15. Andrew

    Very critical data analysis and wonderful tip.

  16. sap

    thank you for the great tips! actually i’m used to “bring my own water bottle” to everywhere – so i can save money + don’t but sweet drinks.

  17. Living the Balanced Life

    What awesome ideas Katie! I am not too far along in my green journey, but it great to come across ideas that I just never would’ve even thought about. I will so keep in mind the bringing my own containers for leftovers for sure!
    Bernice

  18. Kate

    Great tips for the kids but not only!!! one person at a time! good for you!

  19. Shannon@internetbusinessstrategies.org

    These are great tips Katie! You have a good point here: “We may not be able to save the landfill, but every baby step makes a difference, and I’m committed to reducing my personal waste as much as possible while teaching my children habits that will last a green lifetime.”I totally agree with you Katie! We should start it with our self and be a good model to our children!

  20. Katie@cheapotraveldeals.com

    Great tips and great post! Let us all be a role model to our future generation! By implementing and teaching them ways to a greener future! I salute you Kate!

  21. Ina

    We just ate out last night — I was thinking about the plastic cup and the crayons my son got too! I’ve taken the crayons before, and the cup once or twice, but I think I’ll make sure to do that each time.

    And thanks for the tip about Chipotle, I’ve seen quite a few sprouting up around our area, good to know that their meat is well-sourced!

  22. Adriel

    Great tips! I especially like the last one. I go crazy when my husband takes too many napkins or salt/sugar packets because I know that even when they aren’t used they get thrown away if we leave them behind. Drives me insane! And we’re not at the coloring stage yet, but soon to be. But I’ve seen from other peoples kids… you’re right – they do ALWAYS bring out brand new ones. What a waste!! Love the idea of collecting them and then donating them to a local preschool, sunday school, or whatever. Great ideas.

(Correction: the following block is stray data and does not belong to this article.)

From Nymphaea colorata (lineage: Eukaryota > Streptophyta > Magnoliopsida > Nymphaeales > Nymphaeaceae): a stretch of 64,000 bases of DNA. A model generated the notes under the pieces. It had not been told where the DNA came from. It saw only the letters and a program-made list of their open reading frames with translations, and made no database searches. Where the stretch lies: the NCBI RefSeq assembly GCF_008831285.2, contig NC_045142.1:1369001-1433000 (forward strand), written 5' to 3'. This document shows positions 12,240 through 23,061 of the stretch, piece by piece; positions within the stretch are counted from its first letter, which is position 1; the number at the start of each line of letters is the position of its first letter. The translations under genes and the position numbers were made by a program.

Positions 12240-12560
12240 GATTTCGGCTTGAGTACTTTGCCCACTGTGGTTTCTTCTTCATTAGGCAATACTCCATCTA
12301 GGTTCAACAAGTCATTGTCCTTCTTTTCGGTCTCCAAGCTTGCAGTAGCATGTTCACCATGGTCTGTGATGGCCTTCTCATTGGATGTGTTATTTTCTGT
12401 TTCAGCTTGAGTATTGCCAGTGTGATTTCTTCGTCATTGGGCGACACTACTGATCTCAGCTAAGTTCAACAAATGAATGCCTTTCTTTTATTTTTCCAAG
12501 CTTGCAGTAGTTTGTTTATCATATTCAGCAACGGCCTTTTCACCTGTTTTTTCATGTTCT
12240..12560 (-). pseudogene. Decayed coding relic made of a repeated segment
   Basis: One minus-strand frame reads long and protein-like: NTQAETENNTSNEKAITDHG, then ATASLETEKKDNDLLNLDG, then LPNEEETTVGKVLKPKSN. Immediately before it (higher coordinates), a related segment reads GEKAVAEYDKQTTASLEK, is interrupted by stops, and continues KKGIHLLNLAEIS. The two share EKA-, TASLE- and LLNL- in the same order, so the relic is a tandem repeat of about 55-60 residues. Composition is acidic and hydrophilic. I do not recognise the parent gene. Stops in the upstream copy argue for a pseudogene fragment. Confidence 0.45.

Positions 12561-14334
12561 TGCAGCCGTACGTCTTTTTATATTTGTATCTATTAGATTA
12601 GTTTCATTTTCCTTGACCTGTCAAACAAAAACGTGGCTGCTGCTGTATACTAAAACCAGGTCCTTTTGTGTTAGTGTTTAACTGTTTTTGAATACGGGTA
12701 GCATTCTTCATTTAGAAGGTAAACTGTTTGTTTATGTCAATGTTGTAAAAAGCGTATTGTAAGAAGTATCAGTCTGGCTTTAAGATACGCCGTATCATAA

23. 'Becca

    Great tips! I just got back from a 4-day convention where we used many of these ideas while eating in the food court, hotel breakfast room, and nearby market house.

    One thing you didn’t mention: NO STRAWS. Every drinking straw is a tube of plastic that’s used once and discarded, and most of them are individually wrapped in chlorine-bleached paper, and who knows what chemicals may leach into your drink? Yuck. The adults in my family use straws only for the occasional milkshake. In restaurants where we know they routinely put straws in the drinks before serving, we say, “No straw, please,” when ordering, and that works about 2/3 of the time. Our six-year-old son loves drinking from a straw, though, and is keen on bringing them home and doing crafts with them, so we do allow him to have a straw in a restaurant.

    I have a couple more tips specific to fast food and “fast casual” restaurants: Pack a tote bag with utensils, drinking cups (those kids’ cups can be reused for this purpose), and cloth napkins as well as your leftovers containers. Then, don’t take any disposables other than what is directly served to you. Use the cups to get water from serve-yourself soda fountains. If your family tends to share food, bring extra plates–I like to use lightweight pie pans from supermarket pies other people bring to potlucks!

    Sometimes you can avoid individual packets of condiments by serving yourself from a larger container. For example, some fast-food places have a big pump of ketchup and little paper cups, plus plastic packets of ketchup–use the pump directly onto your food or plate, skipping the extra cup. Some places offer both individual coffee creamers and a pitcher of milk–use the pitcher.

  24. PsychMamma

    Excellent tips! We try to practice all of them. I do the worst at remembering to bring my own take-out containers for leftovers.

    We used to take the crayons with us until I realized how huge our home stash had grown. Now, I always carry a small, slim set of crayons in my purse. They come in handy lots of places (like the doctor’s office) besides restaurants, and I feel much better about doing my part.

  25. Robert

    Very informative & gently persuasive!

  26. kerwin

    Very Cool! Yeah everybody should chip in to save the planet! GREEN is In!

  27. Kourtney L.

    I always make sure to bring a water bottle with me at work, and I recently just bought a lunch bag so I no longer need a paper or plastic sack everyday. It’s amazing how you can save when you pay attention to the details.

    I like the idea of bringing your own container to a restaurant (I am sure I would get silly looks from the people I go with).

    When you think about your own impact of the environment and how much “stuff” you use everyday it becomes a big number. It would be interesting to count how many times I bring my water bottle to work everyday and add up how many plastic water bottles that would of been.

  28. Alison